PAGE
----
In the case of bijin-ga, the scenes such as a woman doing her make-up or arranging her hair are often suggested through the depiction of accessories, gestures, the looks in their eyes, and facial expressions. If you can pay attention to these details, you may be able to grasp a deeper understanding of the portrait. 

5. Fine hairs

Note the way the women’s hair is illustrated in the bijin-ga. Having beautiful hair was considered more important back then.
Fine hairs like those along the hairlines, eyelashes, and stray tresses were artfully represented by the exceptional handiwork of the horishi (彫師, woodcarver), who devised methods to carve several strands of hair within a range of a few millimeters.

Additionally, ukiyo-e artists may often depict a single stray hair along the hairline or nape of the neck.
This technique allows the hair, as well as the expression of the woman herself, to appear more natural.
Please observe closely how the woodcarver created delicate lines to show each strand of hair with its soft and beautiful texture. 

Last but not least, another way to appreciate the bijin-ga is to compare and contrast the varying styles of woodblock print artists.
Even among the notable works of bijin-ga, the beauties were depicted in different styles as the times changed.
Here are some of the most prominent artists of bijin-ga.

7. Five ukiyo-e masters of bijin-ga

Kitagawa Utamaro (喜多川歌麿)

For those that know, when you hear of bijin-ga, the first artist that comes to mind would probably be Kitagawa Utamaro, who is considered to be the foremost master of the genre.
Utamaro excelled at capturing not only the external beauty of the women but also their emotional subtleties. He portrayed the yujo and townswomen with their elegant appeal, earning his position as the pioneer of bijin-ga.
Almost all of his works were portraits of women, and it is rare to find a classical ukiyo-e artist who dedicated himself to the bijin-ga genre as much as Utamaro did.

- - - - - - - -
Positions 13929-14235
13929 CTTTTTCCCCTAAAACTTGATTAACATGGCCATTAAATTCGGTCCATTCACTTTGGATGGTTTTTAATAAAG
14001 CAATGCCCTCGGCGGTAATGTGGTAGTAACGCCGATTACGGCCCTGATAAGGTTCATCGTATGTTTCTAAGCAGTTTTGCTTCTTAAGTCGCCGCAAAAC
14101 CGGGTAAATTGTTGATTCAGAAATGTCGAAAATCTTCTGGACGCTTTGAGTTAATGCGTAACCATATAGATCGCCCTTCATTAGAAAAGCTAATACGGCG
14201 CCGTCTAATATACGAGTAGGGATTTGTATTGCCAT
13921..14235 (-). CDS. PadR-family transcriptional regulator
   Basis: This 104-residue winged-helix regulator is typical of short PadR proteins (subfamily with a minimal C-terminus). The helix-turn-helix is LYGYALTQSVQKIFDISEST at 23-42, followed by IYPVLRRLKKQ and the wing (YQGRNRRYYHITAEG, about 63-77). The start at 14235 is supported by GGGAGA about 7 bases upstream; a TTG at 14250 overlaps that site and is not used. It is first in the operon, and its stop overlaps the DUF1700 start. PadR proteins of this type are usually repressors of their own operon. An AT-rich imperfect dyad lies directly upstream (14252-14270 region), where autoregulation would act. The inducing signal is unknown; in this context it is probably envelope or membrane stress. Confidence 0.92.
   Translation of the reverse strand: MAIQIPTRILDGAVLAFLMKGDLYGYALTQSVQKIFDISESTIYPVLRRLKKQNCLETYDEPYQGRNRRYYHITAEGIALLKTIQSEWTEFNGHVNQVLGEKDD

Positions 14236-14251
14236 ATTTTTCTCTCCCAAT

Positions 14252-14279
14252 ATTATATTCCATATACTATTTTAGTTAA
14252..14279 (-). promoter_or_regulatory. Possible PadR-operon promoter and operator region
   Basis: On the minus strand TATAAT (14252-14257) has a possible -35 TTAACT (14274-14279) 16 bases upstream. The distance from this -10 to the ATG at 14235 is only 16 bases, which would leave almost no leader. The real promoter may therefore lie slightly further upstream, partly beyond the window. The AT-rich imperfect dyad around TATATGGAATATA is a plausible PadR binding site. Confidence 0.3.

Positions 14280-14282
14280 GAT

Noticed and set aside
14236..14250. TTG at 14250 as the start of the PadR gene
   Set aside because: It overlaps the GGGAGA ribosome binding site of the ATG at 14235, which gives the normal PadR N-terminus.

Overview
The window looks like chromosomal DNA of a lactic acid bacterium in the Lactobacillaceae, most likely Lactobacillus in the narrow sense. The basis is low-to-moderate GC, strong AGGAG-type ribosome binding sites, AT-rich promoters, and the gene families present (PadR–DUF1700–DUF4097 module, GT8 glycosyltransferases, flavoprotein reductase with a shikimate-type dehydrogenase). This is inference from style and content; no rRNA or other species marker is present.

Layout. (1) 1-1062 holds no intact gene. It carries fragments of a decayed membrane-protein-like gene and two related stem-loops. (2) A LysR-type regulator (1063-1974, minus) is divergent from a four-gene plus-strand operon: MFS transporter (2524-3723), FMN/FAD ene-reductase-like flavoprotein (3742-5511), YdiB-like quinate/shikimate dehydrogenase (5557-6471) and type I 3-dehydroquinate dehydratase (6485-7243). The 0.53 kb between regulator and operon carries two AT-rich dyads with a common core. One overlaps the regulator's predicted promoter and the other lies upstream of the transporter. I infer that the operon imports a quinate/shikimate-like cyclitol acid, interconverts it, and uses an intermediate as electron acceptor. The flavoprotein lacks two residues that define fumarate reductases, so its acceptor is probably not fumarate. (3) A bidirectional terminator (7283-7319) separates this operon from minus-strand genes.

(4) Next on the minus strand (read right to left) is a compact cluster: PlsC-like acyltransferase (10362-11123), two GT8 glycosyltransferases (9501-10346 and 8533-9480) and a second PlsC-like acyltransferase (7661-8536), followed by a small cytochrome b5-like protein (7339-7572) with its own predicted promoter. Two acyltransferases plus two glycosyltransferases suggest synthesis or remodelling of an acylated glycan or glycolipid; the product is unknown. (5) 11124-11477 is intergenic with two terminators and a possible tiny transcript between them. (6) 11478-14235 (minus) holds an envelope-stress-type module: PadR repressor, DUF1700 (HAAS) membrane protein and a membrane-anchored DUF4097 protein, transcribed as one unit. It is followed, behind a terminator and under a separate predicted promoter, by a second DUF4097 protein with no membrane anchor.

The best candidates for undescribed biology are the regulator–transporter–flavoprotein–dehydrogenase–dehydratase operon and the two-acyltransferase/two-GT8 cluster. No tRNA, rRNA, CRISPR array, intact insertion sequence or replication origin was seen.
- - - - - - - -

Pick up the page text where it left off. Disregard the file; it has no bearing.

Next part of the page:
Beauty standards of the Edo period were much different from what we are familiar with today. Back then, women with long, slender faces and thin, narrow eyes were considered attractive.
Below are the primary features that made a woman beautiful in the Edo period.

View items by Kitagawa Utamaro

Keisai Eisen (渓斎英泉)

Eisen was a prominent ukiyo-e artist of the late Edo period.
The women depicted in his bijin-ga are characterized by thicker lower lips, elongated faces, and slanted eyes that are either looking to the left or right.
While the curvatures of the women are represented in their full charm through their bent and hunched postures, the women appear to exude an aura that is somewhat bewitching and even possibly harboring twisted emotions. The air of decadence in these portraits is what makes Eisen’s style unique.
It is also a well-known fact that van Gogh, who was an ukiyo-e enthusiast, depicted a reproduction of Eisen’s bijin-ga in his work. 

View items by Keisai Eisen

Utagawa Kunisada (歌川国貞)

From his debut in the ukiyo-e world at the age of 22 until his death at 79, Utagawa Kunisada practically illustrated all aspects of Edo culture, including portraits of kabuki actors and beautiful women. He was one of the most popular artists of the late Edo period.